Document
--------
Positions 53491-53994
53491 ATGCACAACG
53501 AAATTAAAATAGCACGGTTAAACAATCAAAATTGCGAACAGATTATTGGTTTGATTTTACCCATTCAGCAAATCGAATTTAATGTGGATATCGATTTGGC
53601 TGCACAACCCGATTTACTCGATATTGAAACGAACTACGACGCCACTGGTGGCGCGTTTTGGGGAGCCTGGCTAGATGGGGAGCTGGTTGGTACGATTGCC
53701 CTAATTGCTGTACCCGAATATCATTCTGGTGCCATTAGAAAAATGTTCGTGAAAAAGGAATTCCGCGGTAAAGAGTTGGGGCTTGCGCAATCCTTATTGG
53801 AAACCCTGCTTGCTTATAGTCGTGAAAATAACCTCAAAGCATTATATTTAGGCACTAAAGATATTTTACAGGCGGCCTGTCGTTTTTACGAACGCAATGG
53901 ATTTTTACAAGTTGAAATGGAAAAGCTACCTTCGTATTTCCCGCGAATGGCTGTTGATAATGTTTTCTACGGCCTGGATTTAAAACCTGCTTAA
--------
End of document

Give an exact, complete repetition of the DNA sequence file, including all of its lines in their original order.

Positions 53491-53994
53491 ATGCACAACG
53501 AAATTAAAATAGCACGGTTAAACAATCAAAATTGCGAACAGATTATTGGTTTGATTTTACCCATTCAGCAAATCGAATTTAATGTGGATATCGATTTGGC
53601 TGCACAACCCGATTTACTCGATATTGAAACGAACTACGACGCCACTGGTGGCGCGTTTTGGGGAGCCTGGCTAGATGGGGAGCTGGTTGGTACGATTGCC
53701 CTAATTGCTGTACCCGAATATCATTCTGGTGCCATTAGAAAAATGTTCGTGAAAAAGGAATTCCGCGGTAAAGAGTTGGGGCTTGCGCAATCCTTATTGG
53801 AAACCCTGCTTGCTTATAGTCGTGAAAATAACCTCAAAGCATTATATTTAGGCACTAAAGATATTTTACAGGCGGCCTGTCGTTTTTACGAACGCAATGG
53901 ATTTTTACAAGTTGAAATGGAAAAGCTACCTTCGTATTTCCCGCGAATGGCTGTTGATAATGTTTTCTACGGCCTGGATTTAAAACCTGCTTAA